Octavio Delgado hunched down to tie his gray lunch bag to the corner of his paletero cart, right next to the three little bells underneath the cart’s handle. He used a thin white string to keep the bag in place, making sure it was nice and tight.
Are you sure that’s going to work?, his supervisor, Marychuy Robles, asked in Spanish as she watched him put the nylon bag in place. He smiled, stepping back to see his setup.
Delgado had just finished packing his cart with an assortment of helados, including bright popsicles and ice cream cups, inside Paleteria Chihuahua at the corner of Bruce Randolph Avenue and Downing Street in the Cole neighborhood.
He and other paleteros were getting ready to head out for the day. Wearing face masks, they took turns packing their carts inside the shop’s cavernous backroom, where paletero carts were stacked against a wall and several large fridges that stored paletas. As they packed their carts, Robles marked down how much ice cream each paletero took.
As he pushed the cart outside, Delgado started ringing his bells. If you grew up in a certain kind of neighborhood, you know exactly what those bells sound like. They produce a distinct, bright ring that somehow echoes on the streets the same way it does in the backroom at Paleteria Chihuahua.
Delgado, who turned 58 last month, is new at this. He’s been working as a paletero for about three months after a friend hooked him up with the job. He speaks both English and Spanish, sometimes switching between the two. He’s been living in homeless shelters since May and currently calls the Denver Coliseum home. He said he hasn’t had a steady living situation since he lived in Aurora about five years ago.
The paletero gig is temporary but an integral part of his life’s goal. He plans to raise money to move to Illinois, where a former boss has promised him a job working with show horses if he can find his way back.
“She told me, ‘You know what, you have you job here still if you want to come, and I’ll pay for half and you pay for half for the trip,'” Delgado said in Spanish. “That’s what I’m doing now right now: pulling money together.”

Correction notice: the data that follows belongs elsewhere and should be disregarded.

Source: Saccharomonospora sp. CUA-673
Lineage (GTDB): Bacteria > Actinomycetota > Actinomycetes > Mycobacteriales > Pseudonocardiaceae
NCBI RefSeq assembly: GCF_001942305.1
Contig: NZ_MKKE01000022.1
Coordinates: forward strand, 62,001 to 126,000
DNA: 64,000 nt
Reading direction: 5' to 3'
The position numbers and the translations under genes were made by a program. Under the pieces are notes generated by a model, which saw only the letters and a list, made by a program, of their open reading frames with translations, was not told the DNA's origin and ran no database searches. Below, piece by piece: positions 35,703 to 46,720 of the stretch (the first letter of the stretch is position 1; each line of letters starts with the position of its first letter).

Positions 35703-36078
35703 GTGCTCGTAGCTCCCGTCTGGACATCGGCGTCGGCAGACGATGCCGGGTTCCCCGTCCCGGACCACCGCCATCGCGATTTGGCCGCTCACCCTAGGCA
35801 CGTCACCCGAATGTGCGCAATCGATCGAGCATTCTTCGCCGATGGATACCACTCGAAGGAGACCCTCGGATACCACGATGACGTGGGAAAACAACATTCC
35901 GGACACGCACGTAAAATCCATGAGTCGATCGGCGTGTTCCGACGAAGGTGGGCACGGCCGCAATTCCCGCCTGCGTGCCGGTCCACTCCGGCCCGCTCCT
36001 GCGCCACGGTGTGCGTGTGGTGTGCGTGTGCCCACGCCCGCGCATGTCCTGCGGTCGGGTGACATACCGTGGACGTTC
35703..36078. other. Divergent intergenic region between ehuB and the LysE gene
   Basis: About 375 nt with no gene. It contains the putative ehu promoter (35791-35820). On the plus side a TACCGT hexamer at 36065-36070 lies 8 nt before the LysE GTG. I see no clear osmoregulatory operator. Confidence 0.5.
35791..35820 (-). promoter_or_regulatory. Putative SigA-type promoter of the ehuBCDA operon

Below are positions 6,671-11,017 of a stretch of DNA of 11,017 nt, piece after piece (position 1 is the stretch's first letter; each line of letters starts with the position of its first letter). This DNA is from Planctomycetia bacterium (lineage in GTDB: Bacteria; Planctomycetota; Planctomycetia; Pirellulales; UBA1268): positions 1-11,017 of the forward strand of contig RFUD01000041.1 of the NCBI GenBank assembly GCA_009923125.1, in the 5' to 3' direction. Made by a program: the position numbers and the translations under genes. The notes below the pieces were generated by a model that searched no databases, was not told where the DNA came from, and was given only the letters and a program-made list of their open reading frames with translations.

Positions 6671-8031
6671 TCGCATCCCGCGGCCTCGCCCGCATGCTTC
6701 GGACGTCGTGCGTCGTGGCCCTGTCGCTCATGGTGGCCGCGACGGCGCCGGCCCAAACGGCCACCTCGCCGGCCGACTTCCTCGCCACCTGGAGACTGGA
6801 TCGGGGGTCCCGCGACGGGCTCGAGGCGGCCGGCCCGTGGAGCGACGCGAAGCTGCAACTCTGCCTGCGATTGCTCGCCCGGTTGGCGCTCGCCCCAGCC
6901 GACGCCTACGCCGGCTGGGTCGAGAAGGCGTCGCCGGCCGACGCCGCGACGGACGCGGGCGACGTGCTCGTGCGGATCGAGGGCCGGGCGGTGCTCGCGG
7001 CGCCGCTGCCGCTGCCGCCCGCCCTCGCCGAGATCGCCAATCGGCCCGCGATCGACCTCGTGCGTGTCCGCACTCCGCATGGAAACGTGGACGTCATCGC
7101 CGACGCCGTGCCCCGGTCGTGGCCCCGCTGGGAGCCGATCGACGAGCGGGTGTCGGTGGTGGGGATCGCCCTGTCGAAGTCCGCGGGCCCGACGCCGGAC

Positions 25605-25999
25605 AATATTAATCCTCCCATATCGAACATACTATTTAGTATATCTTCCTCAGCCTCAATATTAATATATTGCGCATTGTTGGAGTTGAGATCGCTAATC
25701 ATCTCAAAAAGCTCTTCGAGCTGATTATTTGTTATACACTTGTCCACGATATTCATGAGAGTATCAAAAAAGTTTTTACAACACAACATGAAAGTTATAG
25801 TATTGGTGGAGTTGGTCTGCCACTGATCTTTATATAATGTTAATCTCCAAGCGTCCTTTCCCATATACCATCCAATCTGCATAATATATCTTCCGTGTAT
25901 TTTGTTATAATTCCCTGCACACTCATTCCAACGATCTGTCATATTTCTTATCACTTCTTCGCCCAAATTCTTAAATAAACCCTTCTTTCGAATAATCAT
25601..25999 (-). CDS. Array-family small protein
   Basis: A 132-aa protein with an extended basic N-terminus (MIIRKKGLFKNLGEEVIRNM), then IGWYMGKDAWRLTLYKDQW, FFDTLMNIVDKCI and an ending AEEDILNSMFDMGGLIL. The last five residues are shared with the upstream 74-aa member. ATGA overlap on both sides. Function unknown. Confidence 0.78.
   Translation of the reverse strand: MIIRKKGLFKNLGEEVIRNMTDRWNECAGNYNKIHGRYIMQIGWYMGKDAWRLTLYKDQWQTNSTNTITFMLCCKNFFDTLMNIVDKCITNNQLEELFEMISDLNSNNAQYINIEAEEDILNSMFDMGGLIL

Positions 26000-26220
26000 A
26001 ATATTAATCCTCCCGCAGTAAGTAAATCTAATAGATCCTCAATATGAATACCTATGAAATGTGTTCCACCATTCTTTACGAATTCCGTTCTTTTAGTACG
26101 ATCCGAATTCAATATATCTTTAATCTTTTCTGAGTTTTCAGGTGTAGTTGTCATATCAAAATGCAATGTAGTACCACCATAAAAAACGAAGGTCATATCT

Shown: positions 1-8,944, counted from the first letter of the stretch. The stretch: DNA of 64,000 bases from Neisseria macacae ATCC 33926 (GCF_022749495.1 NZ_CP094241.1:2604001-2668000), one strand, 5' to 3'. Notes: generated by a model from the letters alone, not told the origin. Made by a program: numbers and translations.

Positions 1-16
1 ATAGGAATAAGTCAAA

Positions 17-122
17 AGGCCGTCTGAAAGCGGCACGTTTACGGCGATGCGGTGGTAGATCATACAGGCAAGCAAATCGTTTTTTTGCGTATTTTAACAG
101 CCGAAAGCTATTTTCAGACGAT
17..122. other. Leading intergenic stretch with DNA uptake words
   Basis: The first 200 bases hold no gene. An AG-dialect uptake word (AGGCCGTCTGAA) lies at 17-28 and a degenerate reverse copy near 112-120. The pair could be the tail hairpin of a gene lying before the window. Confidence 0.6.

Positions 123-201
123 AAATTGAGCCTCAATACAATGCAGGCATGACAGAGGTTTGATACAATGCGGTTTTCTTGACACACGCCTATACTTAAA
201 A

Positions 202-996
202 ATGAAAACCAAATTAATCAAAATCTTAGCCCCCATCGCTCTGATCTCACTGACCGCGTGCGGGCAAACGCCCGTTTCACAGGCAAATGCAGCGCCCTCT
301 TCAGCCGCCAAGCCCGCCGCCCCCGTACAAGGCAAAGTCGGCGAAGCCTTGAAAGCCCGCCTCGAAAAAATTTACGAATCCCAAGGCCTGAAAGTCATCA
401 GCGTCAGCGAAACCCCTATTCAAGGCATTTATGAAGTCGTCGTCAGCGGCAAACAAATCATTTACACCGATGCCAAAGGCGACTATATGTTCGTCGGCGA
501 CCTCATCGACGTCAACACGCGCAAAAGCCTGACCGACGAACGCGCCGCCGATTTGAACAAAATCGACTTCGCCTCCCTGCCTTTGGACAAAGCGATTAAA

Delgado, who’s originally from Mexico, has traveled across the country to end up where he is today.
He came to Colorado in the early 1980s, first moving to Commerce City to work at a flower shop with his brother. He got paid about $1 an hour and usually worked 12-hour days. He went back to Mexico before returning to Colorado for a few years. Then he moved to California to work as a horse groomer at a racetrack in the Bay Area. He made decent money, much more than what he made in Colorado, but it was grueling work that began early in the morning.
Delgado worked there from the mid-’80s to the late-’90s, eventually taking a job as a janitor that turned into an assistant floor manager position at a movie theater in Redwood City, near Palo Alto. He was fired after he said he was falsely accused of stealing money while he tried to refund cash to a customer.
He struggled to find another job. Then his father, who lived in Illinois, found himself in some legal troubles. Delgado agreed to move there to help his family, taking a two-day bus trip to the Midwest. He got a job working with show horses in Geneseo, Illinois, from the early 2000s until 2008, when he returned to Colorado. That job in Illinois is the one he’s trying to get back.
He returned to Colorado to try and reconnect with his two daughters, whom Delgado said he pretty much abandoned when they were born, in the early 1980s. He had a poor relationship with their mother, who he said called the police on him when he tried to see his daughters. He ended up arrested and jailed during one of those visits, only to learn afterward that she had a restraining order against him.
“All that time, since they were about three, four years old, I left and never talked to them,” he said in Spanish. “I didn’t know anything about them, nothing. I didn’t even know if they still lived here. I didn’t even know their phone numbers. I didn’t know their addresses, nothing.”